UPDATED: Jennifer Kent’s well-received “The Nightingale,” the only film directed by a woman competing at the Venice Film Festival, was Topic A on the Lido on Thursday after the previous night’s screening was marred by an Italian journalist who loudly insulted called the director a “whore.” The festival moved swiftly to revoke his accreditation.
Kent addressed the incident during the film’s press conference Thursday, saying that “it’s of absolute importance to react with compassion and love for ignorance. There is no other option.”
“The film speaks very clearly to that,” said the Australian actress-turned-director, whose feature debut, “The Babadook,” played at Sundance. “I am very proud of the film and my crew for daring to tell a story that needs to be told. Love, compassion, kindness are our lifeline, and if we don’t utilize them, we will all go down the plughole.”
Kent reflected on the fact that she’s the only woman director in competition at Venice.
“It’s not about me, but it is quite hard for me because I wish I had my sister filmmakers here. It’s important we move towards gender parity. Cinema’s job is to reflect the world, and if we only reflect 50% of the world, then it’s not doing its job. It’s a very serious issue,” Kent said.
She added: “There are other filmmakers that are under-represented: indigenous filmmakers, filmmakers of color, filmmakers from developing countries, filmmakers who don’t identify as cisgender men or women. We still have a lot of way to go.”
FilmNation is handling international sales rights on “The Nightingale.” The film, which is produced by Causeway Films and Made Up Stories, still has no U.S. distributor.
Set in 1820s Tasmania, “The Nightingale” follows Aisling Franciosi (“Game of Thrones”) as Clare, a young Irish convict, as she chases a British officer through the rugged Tasmanian wilderness, bent on revenge for a terrible act of violence he committed against her family.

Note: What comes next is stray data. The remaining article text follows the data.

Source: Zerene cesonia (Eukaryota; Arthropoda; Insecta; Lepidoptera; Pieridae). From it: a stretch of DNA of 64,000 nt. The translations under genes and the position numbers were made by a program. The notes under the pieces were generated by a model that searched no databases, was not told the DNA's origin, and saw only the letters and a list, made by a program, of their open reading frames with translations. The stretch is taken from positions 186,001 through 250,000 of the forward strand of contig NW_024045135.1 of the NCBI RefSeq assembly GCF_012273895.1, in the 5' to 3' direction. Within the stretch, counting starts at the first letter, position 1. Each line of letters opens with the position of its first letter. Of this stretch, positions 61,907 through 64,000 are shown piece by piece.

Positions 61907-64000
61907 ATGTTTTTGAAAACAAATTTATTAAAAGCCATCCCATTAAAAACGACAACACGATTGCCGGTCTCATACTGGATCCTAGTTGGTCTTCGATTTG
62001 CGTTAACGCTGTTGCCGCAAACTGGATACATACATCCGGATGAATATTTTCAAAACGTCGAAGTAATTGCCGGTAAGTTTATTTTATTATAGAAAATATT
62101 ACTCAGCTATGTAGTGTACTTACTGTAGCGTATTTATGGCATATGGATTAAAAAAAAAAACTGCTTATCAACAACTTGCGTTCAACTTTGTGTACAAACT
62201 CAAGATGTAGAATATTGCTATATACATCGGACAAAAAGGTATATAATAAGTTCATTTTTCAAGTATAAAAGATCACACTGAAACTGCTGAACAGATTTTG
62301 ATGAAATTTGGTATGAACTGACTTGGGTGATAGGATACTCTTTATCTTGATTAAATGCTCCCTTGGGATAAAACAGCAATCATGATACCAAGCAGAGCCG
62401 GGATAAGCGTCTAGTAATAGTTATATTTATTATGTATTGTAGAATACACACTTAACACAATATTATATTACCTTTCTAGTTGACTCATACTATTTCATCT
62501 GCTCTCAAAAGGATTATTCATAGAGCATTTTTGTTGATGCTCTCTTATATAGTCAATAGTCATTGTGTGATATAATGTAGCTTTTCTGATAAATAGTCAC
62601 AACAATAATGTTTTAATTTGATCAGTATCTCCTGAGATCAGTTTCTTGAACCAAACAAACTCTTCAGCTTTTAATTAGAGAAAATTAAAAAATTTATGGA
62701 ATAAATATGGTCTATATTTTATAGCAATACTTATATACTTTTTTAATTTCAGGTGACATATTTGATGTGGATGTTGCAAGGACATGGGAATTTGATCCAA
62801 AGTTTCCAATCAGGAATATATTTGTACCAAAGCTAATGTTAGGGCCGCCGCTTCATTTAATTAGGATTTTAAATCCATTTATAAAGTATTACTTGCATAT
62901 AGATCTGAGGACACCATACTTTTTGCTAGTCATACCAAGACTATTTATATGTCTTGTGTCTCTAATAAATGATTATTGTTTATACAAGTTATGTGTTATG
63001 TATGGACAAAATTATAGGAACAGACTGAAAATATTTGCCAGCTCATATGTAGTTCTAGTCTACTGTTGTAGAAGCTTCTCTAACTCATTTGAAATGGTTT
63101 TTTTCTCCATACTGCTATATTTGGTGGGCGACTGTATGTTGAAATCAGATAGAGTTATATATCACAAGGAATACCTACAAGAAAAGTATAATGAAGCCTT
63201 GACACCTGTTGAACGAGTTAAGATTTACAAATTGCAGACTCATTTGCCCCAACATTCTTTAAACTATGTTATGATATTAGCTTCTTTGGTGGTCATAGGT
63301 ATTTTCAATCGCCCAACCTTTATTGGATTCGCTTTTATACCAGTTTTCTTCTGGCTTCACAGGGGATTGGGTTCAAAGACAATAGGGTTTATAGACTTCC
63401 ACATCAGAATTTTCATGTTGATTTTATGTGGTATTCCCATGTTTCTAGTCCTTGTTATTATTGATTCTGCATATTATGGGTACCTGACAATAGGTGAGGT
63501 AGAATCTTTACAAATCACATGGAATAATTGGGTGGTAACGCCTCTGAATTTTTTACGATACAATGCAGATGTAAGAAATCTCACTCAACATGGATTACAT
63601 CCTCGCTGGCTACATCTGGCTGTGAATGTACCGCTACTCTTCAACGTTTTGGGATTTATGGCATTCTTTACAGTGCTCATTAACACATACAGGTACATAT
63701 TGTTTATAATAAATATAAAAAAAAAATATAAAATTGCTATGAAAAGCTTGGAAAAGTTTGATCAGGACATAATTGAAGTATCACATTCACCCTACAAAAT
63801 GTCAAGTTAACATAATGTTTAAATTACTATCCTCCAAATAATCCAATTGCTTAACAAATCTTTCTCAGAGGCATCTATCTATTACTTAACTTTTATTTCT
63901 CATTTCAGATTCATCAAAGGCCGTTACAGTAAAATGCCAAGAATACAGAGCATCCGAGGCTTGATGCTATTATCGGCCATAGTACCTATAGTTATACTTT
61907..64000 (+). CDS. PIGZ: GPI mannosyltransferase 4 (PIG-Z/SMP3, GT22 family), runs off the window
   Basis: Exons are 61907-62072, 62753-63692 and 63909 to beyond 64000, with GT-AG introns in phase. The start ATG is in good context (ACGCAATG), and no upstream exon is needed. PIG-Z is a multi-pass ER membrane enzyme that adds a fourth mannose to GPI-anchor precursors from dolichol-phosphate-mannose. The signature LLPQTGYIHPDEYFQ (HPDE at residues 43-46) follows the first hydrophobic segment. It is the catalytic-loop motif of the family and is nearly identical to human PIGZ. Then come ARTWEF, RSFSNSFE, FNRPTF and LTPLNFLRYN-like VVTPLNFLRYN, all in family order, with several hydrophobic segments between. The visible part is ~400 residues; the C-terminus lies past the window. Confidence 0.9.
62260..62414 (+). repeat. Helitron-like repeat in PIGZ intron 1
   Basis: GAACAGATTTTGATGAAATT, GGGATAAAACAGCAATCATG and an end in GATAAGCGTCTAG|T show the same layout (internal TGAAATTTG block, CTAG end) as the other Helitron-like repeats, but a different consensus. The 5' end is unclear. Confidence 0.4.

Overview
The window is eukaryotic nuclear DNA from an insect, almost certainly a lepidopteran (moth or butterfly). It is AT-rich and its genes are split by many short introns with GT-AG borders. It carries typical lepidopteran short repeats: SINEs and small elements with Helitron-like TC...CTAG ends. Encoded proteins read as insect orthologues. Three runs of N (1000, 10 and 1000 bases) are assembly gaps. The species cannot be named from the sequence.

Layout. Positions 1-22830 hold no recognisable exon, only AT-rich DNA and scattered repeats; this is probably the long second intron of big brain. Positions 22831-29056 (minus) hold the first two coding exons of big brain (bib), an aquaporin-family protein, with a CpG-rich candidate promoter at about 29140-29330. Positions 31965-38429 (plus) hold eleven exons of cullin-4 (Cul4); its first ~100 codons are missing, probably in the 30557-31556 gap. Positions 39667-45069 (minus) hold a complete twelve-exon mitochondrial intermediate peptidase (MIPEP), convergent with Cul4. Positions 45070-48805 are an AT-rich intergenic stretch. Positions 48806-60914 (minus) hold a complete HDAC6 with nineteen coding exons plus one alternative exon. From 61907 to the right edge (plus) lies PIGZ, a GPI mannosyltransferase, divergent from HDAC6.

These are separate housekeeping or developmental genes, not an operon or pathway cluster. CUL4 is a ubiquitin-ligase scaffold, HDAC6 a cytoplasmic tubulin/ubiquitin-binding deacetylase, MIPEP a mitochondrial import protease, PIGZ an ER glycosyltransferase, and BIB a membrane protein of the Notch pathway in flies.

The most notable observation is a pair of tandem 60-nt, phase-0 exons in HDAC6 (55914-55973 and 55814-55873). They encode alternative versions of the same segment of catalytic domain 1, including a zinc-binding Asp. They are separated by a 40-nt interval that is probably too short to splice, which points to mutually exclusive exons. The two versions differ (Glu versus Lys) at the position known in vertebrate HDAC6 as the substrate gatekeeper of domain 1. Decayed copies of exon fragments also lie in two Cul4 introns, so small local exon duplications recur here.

The Italian journalist who insulted Kent Wednesday night issued an apology, which was translated and posted on Twitter by a fellow journalist. “My gesture identifies me and only me as a boor and not the entire Italian journalistic apparatus that has been attacked around the world in the last few hours,” said the journalist, who then claimed his insult was not a sexist or misogynistic attack but rather “an irrational and hyperbolic thought of a cynicism that might go well (but actually not) at a bar with friends but is absolutely out of place within an art exhibition.”
Support for Kent flowed on social media from journalists as well as film professionals, and the festival responded by yanking the accreditation from the guilty journalist. In a Twitter post on Thursday it said: “Yesterday night in Sala Darsena it happened a regrettable fact for which La Biennale di Venezia withdrew immediately the press accreditation to the person responsible.”
Here is a sample of social reactions to the original incident: